The CIR asserted that illegal aliens should not get any more benefits than they are currently eligible for, primarily public education and emergency health care. The CIR also recommended that legal immigrants not be denied access to welfare for 3 to 5 years, as occurs under some programs today, but that sponsors who agree to support the family members they ask the US government to admit should be required to honor these commitments. Further, access to social services should be decided when new immigration categories are created. The CIR agrees that the states which have the most immigrants should obtain federal aid, but only for their actual additional expenditures due to illegal immigration.


The CIR also urged that illegal aliens convicted of crimes should be deported ASAP, and that the immigration data base be improved. The CIR is urging that an independent critique be conducted of existing benefits and costs of immigration, and is the lead agency to explore ways to cooperate with Mexico to reduce emigration push pressures.


CIIP participants expressed reservations about the registry and the denial of benefits noting, for example, that denying benefits may not reduce the incentive to come to the US illegally because relatively few illegal aliens say that they come here for such benefits. The CIR was urged to rethink the treat all countries equally in an effort to give Mexico a larger quota.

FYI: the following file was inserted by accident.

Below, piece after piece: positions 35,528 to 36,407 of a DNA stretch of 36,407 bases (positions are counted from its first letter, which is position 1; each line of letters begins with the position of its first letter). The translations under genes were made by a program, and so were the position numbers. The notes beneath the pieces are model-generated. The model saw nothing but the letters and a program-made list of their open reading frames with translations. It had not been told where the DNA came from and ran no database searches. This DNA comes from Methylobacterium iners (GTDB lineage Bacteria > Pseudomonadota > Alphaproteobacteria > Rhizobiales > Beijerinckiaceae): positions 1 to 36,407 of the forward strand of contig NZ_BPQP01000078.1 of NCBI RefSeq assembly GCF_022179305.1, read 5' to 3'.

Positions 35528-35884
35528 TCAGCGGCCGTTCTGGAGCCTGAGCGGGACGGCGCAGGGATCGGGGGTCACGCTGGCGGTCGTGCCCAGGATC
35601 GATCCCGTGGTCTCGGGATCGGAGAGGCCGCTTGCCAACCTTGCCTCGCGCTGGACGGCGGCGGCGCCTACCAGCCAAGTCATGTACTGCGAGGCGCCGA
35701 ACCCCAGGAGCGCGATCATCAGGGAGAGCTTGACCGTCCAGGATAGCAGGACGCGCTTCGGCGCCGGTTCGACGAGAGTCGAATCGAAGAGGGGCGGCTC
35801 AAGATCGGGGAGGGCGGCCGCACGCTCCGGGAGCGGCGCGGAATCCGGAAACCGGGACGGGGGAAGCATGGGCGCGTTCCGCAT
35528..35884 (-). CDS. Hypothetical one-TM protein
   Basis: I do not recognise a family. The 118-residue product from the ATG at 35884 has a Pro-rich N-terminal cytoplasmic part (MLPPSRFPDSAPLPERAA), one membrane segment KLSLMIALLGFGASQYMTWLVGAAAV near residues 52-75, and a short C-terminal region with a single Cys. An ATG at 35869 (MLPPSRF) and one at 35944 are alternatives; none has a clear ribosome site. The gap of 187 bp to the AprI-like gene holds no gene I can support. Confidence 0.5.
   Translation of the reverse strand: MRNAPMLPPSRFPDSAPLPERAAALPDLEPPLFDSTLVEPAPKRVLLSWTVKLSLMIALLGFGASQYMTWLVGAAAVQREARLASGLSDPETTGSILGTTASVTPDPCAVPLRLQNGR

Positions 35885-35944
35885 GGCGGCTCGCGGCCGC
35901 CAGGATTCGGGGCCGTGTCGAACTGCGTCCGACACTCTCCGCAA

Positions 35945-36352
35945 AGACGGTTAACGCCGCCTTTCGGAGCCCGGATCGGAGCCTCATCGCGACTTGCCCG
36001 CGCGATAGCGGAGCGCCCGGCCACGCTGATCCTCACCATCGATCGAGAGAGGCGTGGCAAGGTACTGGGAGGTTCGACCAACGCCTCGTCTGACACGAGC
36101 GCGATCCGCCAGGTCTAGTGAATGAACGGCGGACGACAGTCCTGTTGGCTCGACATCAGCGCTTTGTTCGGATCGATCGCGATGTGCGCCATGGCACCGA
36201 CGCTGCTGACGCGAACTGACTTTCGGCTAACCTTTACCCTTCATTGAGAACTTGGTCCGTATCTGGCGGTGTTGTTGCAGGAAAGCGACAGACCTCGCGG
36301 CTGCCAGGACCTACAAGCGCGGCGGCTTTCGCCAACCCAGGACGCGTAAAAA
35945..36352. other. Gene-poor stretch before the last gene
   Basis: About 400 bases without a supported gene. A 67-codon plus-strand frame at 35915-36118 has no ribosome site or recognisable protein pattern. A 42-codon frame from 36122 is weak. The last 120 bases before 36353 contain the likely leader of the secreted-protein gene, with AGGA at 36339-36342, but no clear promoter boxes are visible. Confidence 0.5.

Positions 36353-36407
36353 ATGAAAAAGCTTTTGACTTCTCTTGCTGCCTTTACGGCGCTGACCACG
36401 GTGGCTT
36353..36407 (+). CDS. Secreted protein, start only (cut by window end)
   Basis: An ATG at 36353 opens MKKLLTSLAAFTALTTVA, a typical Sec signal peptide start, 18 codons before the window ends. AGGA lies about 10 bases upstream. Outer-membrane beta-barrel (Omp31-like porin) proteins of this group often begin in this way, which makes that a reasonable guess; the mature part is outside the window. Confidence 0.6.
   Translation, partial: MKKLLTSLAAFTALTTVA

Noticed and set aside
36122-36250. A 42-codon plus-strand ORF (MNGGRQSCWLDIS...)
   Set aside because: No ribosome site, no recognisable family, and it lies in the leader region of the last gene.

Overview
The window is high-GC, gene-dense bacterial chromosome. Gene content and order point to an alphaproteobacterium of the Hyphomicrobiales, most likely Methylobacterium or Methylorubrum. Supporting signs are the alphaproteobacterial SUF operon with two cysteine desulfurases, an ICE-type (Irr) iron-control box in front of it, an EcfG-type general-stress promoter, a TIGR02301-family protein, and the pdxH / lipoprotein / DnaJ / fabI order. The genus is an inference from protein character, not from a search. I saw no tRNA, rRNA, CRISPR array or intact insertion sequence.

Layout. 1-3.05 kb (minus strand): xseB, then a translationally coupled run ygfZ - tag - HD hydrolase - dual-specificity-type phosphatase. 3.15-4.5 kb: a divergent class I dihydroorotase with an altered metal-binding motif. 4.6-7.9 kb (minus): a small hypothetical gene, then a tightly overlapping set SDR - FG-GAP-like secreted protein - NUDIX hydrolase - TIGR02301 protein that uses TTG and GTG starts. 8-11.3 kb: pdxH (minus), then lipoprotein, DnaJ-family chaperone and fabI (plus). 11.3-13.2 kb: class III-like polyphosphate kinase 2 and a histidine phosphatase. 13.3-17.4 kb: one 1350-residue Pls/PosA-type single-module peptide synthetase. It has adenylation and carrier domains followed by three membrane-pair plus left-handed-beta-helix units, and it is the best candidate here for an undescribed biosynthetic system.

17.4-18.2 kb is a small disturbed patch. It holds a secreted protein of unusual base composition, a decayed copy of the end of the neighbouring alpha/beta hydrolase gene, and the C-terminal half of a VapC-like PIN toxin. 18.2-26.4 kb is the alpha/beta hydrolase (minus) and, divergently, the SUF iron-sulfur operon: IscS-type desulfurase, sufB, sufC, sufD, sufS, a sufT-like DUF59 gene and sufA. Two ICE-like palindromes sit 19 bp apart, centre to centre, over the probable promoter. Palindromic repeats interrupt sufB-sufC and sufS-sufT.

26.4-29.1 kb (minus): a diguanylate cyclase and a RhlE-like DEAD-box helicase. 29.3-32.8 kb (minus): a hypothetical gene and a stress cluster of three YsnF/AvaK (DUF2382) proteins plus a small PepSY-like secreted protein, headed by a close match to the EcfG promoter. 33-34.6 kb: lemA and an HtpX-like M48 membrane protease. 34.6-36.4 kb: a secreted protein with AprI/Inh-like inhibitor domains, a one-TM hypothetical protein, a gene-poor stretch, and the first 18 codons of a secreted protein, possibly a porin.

Gustavo de la Vina and Ann Summers (INS) provided several CIIP participants with an explanation of Operation Gatekeeper. Unlike EL Paso, where 70 percent of the illegal entrants were destined for the El Paso area, over 95 percent of those apprehended south of San Diego are headed for destinations outside the area, usually to Los Angeles, 120 miles north. This means the reaction to saturating the border with agents is likely to be different--in El Paso, reducing illegal entries and expediting legal entries was supported by 90 percent of EL Paso. In San Diego, most aliens pay smugglers $300 for the trip to Los Angeles, and many have a mindset that they must attempt illegal entry repeatedly until they succeed.


The goal of Operation Gatekeeper is to make it impossible for aliens to avoid capture along a 14 mile stretch of border. There is a fence, high intensity lights, and 3 lines of agents, all designed to get the message out that if you attempt illegal entry, you will be apprehended. All those apprehended are fingerprinted electronically, and between October 1 and 6, about 6 percent of the 6000 aliens apprehended were recidivists caught for the second or third time. Alien smugglers have been able to evade some past control efforts--using cellular phones to know when the Border Patrol checkpoints on Highways 5 and 15 are down, for example, to smuggle aliens through, and using juvenile drivers and nearly worthless vehicles to cope with smuggling penalties and vehicle seizure.


The Spring workshop of the CIIP will be held on a Friday in April at UCB. We will select a date and notify you of the meeting, as well as the 1995 CIIP RFP, at the beginning of the January or February Migration News. Please volunteer to present a paper at the Spring workshop, and send in your working papers.